In this season of Thanksgiving, a quirky source of gratitude has emerged — Donald Trump's many campaign lies.
What else can one call the promises that he now treats as alien concepts? Almost daily, he reverses himself on a campaign promise, confirming what this column predicted: He would never keep his vows.
As a matter of practicality, Trump couldn't do much of what he bragged about, such as build the wall and make Mexico pay for it. Now he's talking fences.
Likewise, it isn't the prerogative of the executive office to investigate, prosecute or jail Hillary Clinton, whom he now says he doesn't plan to investigate because he doesn't want to hurt the Clintons.
Similarly, Trump apparently no longer thinks that climate change is a Chinese hoax and is "open-minded" toward future discussions. When Marine Gen. James Mattis, Trump's apparent choice for defense secretary, told the president-elect that he could get more information from a prisoner with a couple of beers and a cigarette than by waterboarding, Trump said, fine, he will rethink waterboarding.
If Trump has never been burdened by the truth, he at least has been true to his core value, which is say or do whatever it takes to win. And for him, what worked were lies. Or at least untruths.
What does seem true is that he never had any interest in governing, as evidenced by his reportedly being surprised to learn he had to replace so many White House staffers. Who knew?
Early on, Trump told us as much when he couldn't really put a finger on why he wanted to be president. In a wide-ranging interview last April with The Washington Post's Bob Woodward and Robert Costa, he wandered around the barn for several minutes looking for an answer, checking the sky for the Trump chopper to swoop down in a reverse deus ex machina to rescue him from this daunting question: "Can you isolate a moment when it kicked to yes?"
Not right off, no, he couldn't.
First, it was the escalator ride, looking down on all those cameras, comparing the moment to the Academy Awards. Had the cameras not arrived, would Trump have returned to his office and forgotten all about it? Next, he talked about his TV show, his money, his children, hitting any topic that came to mind, circling, circling, searching for that dadgum moment. Woodward pressed on.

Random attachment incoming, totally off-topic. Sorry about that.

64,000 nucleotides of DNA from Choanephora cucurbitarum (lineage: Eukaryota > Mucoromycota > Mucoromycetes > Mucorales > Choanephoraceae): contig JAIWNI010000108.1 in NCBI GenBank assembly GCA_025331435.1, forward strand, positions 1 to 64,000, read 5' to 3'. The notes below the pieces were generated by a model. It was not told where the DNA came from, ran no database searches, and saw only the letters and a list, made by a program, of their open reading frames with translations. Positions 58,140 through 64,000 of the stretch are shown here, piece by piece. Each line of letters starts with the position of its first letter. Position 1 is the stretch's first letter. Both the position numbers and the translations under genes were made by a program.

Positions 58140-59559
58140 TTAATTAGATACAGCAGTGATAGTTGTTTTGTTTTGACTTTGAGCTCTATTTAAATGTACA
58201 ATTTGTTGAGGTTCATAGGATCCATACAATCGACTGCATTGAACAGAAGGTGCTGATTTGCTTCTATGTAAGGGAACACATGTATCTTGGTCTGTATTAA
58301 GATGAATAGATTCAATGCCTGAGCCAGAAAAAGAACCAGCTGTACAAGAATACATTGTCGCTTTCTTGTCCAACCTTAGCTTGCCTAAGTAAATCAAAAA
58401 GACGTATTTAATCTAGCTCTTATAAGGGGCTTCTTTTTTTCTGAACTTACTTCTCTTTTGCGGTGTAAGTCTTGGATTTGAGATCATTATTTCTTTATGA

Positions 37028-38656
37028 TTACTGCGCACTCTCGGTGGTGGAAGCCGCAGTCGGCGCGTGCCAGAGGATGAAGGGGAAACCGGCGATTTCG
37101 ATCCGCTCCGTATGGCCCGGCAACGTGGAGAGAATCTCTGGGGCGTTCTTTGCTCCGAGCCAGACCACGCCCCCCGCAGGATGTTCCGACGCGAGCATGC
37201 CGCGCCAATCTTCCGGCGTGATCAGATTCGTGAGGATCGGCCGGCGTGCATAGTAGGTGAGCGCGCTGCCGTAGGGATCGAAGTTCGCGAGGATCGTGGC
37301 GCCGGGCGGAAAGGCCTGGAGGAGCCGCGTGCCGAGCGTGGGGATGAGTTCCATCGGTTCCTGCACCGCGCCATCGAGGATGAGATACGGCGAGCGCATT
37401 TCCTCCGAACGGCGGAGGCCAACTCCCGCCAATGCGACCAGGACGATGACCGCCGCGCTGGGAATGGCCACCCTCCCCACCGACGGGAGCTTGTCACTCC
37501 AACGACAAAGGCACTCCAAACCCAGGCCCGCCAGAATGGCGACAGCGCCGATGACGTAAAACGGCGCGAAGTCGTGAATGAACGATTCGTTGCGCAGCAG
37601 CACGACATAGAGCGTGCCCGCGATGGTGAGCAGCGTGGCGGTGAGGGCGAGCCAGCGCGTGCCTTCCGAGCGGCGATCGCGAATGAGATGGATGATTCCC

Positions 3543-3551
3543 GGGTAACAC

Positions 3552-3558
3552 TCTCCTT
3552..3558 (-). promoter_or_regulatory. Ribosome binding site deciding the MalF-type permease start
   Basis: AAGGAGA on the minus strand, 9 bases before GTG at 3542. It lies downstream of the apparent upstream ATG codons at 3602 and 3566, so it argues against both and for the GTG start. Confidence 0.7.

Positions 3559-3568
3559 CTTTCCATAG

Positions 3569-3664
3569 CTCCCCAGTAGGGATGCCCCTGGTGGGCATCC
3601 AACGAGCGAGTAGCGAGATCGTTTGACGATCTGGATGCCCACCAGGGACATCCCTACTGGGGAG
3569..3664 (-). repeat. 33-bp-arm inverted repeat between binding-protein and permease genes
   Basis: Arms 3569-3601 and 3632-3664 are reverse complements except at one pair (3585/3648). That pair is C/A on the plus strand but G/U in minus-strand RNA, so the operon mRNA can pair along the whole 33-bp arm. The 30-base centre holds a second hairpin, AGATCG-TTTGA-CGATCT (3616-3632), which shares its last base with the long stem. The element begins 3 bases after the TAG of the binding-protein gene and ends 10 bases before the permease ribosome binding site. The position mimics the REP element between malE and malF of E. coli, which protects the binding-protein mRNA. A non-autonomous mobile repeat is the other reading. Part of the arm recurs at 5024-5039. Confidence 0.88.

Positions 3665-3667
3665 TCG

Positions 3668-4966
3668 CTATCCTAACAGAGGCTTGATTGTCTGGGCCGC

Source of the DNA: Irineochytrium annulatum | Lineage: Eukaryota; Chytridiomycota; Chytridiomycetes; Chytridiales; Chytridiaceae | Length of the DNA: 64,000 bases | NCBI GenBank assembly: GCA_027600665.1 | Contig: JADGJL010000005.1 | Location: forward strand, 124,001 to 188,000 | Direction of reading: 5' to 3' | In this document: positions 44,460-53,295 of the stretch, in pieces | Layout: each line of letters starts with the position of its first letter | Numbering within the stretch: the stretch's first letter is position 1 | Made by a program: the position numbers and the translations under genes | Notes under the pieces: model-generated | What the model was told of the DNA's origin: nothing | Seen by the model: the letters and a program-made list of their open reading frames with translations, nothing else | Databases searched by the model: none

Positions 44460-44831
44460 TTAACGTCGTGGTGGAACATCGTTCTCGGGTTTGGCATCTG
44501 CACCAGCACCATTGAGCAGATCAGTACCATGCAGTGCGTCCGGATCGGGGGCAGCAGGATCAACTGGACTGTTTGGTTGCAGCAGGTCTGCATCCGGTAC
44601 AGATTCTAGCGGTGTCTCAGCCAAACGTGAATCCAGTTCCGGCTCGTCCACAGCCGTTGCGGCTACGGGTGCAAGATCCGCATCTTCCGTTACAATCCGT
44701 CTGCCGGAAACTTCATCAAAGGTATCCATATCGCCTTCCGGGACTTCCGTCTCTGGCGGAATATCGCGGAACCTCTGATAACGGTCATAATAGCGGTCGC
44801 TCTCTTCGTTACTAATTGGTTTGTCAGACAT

The polls, yes, it was the polls! Oh, also, watching Mitt Romney, "a very, very, failed and flawed candidate," lose to Obama. After a mind-boggling discussion about breaking eggs to get elected, Trump landed on anger. Yes, he was angry. Plus, he always wins.
In Trump's exhausting, attention-deficit world, winning is the end point, making this particular victory problematical. After the "Grand Opening" on Inauguration Day, the bands, confetti and the Inaugural Parade, what follows is much less fun — governing a fiercely divided nation that Trump helped create and making good on all those campaign slogans.
"How do you unbreak those eggs?" Woodward asked.
"That's the question," Trump replied.
Here's another: How do you un-nut the nutcase? How does Trump explain to his base that he wasn't really a crazed xenophobic bigot who will ban Muslims and thinks most Mexicans are criminals? How does he explain that he never intended to follow through on many of his crowd pleasers?
Hate to break another egg, but the answer is he won't. Just as Trump never provided any substantive evidence for people's faith in him, there's no reason to believe that Trump cares what they think of him now. He won. An admitted establishment guy until he started running, he seems to have returned to his more familiar self.
Going forward, everything is anyone's guess. As his base begins to show cracks, wondering what to do with their "Lock her up" T-shirts, his foes are wrestling a fresh angst — caught between detesting the man who spoke so foully of others and stupidly of issues, and the one who didn't really mean it. A rational, decent Trump is not the man America elected and both sides, for better or worse, feel jinxed. How does one revile the man who now says what you believe? How does one trust the man who obviously lied?
Finally: Who is the real Donald Trump and what does he stand for?
That remains the question.
Kathleen Parker's columns appear in more than 400 newspapers. She won the prestigious H.L. Mencken Writing Award in 1993. Read more reports from Kathleen Parker — Click Here Now.